Modern communications and the rise of the surveillance state make it harder than ever for journalists abroad to protect their sources. The consequences for sources can be dire, even fatal.
Journalists going abroad need to start by asking if encryption is legal where they will be. Does the government forbid certain kinds of apps? Do you need to show your ID to get a SIM card for your cell phone? “Find out the answers to these questions before you go,” advises Susan E. McGregor, assistant director of Columbia’s Tow Center for Digital Journalism. She adds that reporters also need to know if the telecommunications companies are state-owned. “If they are, you will need to be careful never to send specifics about people or locations via text message or e-mail especially.”
Technology can also help journalists defend those who would talk to them. In countries that don’t ban encryption, journalists can use encrypted e-mail tools, like Pretty Good Privacy, encrypted hard disks (FileVault2 for the Mac, PGP or TrueCrypt, BitLocker or DiskCryptor for PC), encrypted phones, encrypted chat (SilentCircle, Wickr, to name just two), and encrypted voice (Signal).
If encryption isn’t allowed, don’t take your regular laptop with you. The Associated Press (AP) sends reporters on overseas assignments with freshly scrubbed systems that don’t have data on them. These computers are scrubbed again when the reporter returns. The PCs are encrypted whenever legally allowed, though reporters must be careful, says Ted Bridis, editor of the AP’s Washington investigative team. “When you use the tools of a spy, you start being suspected of being a spy.”
Bridis says there’s a limbo zone on international flights where the plane is outside any terrestrial jurisdiction. “It’s just a matter of time,” he says, before AP reporters find themselves confronted in-flight, or at border crossings, by U.S. or another government’s border police, demanding to copy electronic devices and asking for encryption keys.
In many countries, journalists work out of government offices, where the government controls communications. To make a phone call that isn’t bugged requires leaving the office.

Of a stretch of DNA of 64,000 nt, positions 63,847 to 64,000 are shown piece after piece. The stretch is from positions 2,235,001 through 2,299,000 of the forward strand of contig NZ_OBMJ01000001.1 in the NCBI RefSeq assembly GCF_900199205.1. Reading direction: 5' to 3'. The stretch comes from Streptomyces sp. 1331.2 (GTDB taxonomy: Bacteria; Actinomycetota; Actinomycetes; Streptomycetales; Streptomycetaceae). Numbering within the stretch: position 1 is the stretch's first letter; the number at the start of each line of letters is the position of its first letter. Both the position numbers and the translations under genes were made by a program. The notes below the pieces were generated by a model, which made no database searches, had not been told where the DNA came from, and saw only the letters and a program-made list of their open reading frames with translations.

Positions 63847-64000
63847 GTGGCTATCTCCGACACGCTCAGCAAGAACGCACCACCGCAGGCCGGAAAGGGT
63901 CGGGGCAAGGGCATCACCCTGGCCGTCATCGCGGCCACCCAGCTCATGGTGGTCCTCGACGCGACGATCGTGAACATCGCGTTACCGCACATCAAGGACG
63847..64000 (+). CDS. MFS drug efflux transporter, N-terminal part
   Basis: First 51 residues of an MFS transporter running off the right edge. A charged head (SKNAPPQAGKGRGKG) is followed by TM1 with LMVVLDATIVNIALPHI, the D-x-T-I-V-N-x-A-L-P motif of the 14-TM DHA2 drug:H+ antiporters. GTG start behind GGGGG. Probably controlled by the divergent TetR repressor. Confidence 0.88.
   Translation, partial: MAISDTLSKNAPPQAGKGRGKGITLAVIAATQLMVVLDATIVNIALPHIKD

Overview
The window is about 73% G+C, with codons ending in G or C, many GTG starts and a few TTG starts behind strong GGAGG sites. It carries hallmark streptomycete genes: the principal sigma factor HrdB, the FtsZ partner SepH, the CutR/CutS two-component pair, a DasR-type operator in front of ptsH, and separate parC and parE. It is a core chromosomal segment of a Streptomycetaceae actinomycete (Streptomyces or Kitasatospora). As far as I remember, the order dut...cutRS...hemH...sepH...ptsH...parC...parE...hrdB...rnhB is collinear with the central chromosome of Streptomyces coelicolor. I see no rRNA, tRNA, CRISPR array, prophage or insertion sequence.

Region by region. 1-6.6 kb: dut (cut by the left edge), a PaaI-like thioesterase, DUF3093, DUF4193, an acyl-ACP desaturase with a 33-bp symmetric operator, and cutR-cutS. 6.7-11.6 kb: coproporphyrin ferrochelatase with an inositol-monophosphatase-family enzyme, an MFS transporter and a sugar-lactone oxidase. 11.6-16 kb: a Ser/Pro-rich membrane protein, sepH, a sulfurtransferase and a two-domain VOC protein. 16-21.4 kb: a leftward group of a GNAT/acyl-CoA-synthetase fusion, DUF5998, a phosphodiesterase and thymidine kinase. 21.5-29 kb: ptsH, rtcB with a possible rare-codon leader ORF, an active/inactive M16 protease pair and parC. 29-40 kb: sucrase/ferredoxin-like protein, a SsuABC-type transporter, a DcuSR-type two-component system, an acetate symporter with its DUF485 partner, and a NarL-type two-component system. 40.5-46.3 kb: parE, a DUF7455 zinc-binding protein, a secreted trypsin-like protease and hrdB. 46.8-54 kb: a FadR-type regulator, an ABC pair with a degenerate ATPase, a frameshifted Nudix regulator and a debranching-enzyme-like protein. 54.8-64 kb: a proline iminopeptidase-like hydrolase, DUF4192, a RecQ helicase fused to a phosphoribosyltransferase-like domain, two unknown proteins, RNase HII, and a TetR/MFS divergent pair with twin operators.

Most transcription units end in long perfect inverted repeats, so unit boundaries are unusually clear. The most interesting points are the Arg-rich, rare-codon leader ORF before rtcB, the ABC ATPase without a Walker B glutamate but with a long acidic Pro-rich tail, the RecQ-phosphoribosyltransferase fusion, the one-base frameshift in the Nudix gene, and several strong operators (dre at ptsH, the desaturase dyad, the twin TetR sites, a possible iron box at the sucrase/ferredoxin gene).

Code words need to be developed for writing about sensitive subjects. And journalists should avoid putting data into the hands of cloud providers like Amazon or Google, because it’s easy to subpoena the information. Journalists working abroad should avoid hotel WiFi, Internet cafes, and corporate networks, especially when transmitting data. Even journalists who use encryption can have their keystrokes captured by a key logger.
Digital eavesdropping is just one problem reporters face; old-fashioned surveillance still happens, too. Things shift based on circumstances. Judith Matloff, a veteran of two decades of foreign reporting, wrote, “In some situations, you should go low-tech, like meeting on park benches. In other circumstances, use sophisticated encryption software and proxy servers but don’t use encryption in a country that bans it.”
Matloff also teaches conflict reporting at Columbia University’s journalism school, and like every journalist contacted for this story, refused to share every method she uses to protect sources.
She says journalists should avoid social media and SMS messaging, because it can reveal their whereabouts. She recommends “dummy” notebooks that have no compromising information in them. Computer cameras can be turned on without your knowing, and she recommends covering them, and putting a cover above your hands when typing. Paper is fine for taking notes, but remember to burn, not shred, the notes.